Proprioceptive Neuromuscular Facilitation

Proprioceptive Neuromuscular Facilitation: Despite the claims for PNF, you still can't beat static stretching

Proprioceptive Neuromuscular Facilitation (PNF) is a type of flexibility exercise which combines muscle contraction and relaxation with passive and partner-assisted stretching. The technique has received considerable attention recently, since it is thought to improve range of motion in the skeletal joints to a greater extent than conventional static stretching.

A typical PNF stretch might start with an athlete lying on his back, with one leg raised and held straight; a partner then attempts to push the raised leg up and back, thus stretching the hamstring. The traditional approach would be to push the leg back until a stretch is felt, hold it for a time (maybe 10 seconds) and then push it a bit further, thus increasing the range of motion. By contrast, for PNF stretch, instead of holding for a few seconds, the athlete tries to push his leg back to the ground in opposition to his partner's efforts. Once this contraction is relaxed, the partner finds he can push the athlete's leg through a greater range of motion.

Another concept new to flexibility training is that of the length-tension relationship of lengthened muscles; the idea is that it is not just the maximal range of motion (ROM) of a joint that matters but also the tension developed within the muscle at its maximal ROM. This is interesting because if there is no muscle tension at the limit of the ROM, there will be little mechanical resistance to further stretching, and it will cause no pain.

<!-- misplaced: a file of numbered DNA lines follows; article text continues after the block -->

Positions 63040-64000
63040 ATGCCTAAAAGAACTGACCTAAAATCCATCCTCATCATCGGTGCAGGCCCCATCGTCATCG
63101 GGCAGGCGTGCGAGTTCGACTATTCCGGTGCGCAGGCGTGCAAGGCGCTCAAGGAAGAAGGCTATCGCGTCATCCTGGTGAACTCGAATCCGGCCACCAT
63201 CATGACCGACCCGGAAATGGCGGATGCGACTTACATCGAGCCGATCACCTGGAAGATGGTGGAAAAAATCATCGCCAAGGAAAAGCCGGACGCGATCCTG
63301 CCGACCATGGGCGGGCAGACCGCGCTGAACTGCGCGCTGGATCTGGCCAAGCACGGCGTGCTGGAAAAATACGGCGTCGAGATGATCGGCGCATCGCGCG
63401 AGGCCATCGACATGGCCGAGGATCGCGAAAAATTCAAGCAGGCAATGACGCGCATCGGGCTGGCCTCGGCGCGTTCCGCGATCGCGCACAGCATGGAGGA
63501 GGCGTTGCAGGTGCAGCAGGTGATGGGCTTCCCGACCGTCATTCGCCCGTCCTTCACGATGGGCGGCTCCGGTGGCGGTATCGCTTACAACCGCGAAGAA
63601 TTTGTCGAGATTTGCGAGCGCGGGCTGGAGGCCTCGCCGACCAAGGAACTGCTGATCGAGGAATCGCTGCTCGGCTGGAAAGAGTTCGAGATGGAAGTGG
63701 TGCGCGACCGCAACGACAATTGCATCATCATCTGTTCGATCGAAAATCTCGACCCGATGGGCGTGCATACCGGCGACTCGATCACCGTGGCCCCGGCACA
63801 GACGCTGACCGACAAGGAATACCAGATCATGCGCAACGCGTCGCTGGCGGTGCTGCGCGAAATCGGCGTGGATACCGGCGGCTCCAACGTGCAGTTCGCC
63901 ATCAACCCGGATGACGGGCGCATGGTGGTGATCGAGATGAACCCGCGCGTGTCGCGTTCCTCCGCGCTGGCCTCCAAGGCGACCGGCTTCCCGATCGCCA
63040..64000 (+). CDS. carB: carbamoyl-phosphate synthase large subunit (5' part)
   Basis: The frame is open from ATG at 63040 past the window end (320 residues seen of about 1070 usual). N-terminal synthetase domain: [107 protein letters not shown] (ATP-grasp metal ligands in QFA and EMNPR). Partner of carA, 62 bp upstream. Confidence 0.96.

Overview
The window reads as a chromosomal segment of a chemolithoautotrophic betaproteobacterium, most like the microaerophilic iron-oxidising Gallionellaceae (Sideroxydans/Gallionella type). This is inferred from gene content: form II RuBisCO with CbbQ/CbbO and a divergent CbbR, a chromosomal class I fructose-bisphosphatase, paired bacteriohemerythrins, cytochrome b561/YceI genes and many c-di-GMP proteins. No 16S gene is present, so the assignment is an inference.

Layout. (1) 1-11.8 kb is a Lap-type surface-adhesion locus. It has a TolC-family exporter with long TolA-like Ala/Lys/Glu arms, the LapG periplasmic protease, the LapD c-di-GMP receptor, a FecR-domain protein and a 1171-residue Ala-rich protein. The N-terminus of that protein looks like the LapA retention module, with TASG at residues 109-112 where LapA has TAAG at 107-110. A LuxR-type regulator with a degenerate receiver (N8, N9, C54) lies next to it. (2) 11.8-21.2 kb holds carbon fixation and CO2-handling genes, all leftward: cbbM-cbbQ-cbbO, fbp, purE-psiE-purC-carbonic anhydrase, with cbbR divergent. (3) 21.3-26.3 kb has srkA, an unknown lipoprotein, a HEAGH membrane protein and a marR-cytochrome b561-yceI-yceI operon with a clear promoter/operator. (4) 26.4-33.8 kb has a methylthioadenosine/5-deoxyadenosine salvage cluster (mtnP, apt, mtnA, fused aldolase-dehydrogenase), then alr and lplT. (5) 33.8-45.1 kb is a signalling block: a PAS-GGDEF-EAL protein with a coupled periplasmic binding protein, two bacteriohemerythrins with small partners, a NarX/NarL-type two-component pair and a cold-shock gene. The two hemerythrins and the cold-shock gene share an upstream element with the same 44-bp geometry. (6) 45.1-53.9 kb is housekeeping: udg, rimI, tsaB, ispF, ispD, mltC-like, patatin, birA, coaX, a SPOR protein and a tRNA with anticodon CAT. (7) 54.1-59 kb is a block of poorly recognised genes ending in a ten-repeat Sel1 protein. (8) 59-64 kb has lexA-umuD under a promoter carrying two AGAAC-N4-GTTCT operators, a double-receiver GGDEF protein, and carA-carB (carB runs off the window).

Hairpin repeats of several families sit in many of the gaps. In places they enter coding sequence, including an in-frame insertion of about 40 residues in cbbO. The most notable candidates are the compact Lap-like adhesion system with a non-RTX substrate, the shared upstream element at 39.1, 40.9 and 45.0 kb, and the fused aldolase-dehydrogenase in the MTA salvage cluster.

Now a pair of German researchers have carried out a study comparing the effects of PNF and static stretch training in relation to both ROM and muscle tension. Their subjects trained each leg separately as follows:

a. with one leg they used a PNF technique involving contraction and then relaxation of the hamstring, with the hamstring stretched during relaxation

b. with the other leg they used a static training technique similar to'touch your toes'.

The subjects held the stretches at maximal ROM for 15 seconds, performing three sets of four stretching cycles on each leg twice weekly for a period of six weeks. Their maximal ROM, and tension at maximal ROM (Tmax), was measured before and after the training programme.
Predictably, the investigators found that the maximal ROM of both legs had increased by the end of the study period. What was more surprising, however, was that there was no apparent difference in the effects of these two very different stretching techniques; both resulted in maximal ROM increases of about 30% - improvements which were still apparent in both legs eight weeks after the training programme had finished.
Both techniques also showed similar increases in Tmax at the new increased limit to ROM. This implies that there was more mechanical resistance at the new limit to the range of motion and, furthermore, that there was no change in the muscle tension at the old limit. This is somewhat surprising since one would assume that resistance would decrease with enhanced flexibility. And it suggests that the improvements in ROM may be due to increased tolerance to stretching rather than to structural changes: in other words, pain receptors and stretch-reflex nervous pathways in the joint and muscle might become less responsive so that athletes feel less pain and are able to stretch their muscles further.

Further evaluation of PNF is needed to assess its value. But while the jury is out, athletes who need to work on their flexibility might be better off staying with static stretching exercises than taking the trouble not just to bone up on PNF themselves but also to train a partner to help them out.
Proceedings of the 5th Annual Congress of the European College of Sport Science, p201, 2000

Stephen Garland

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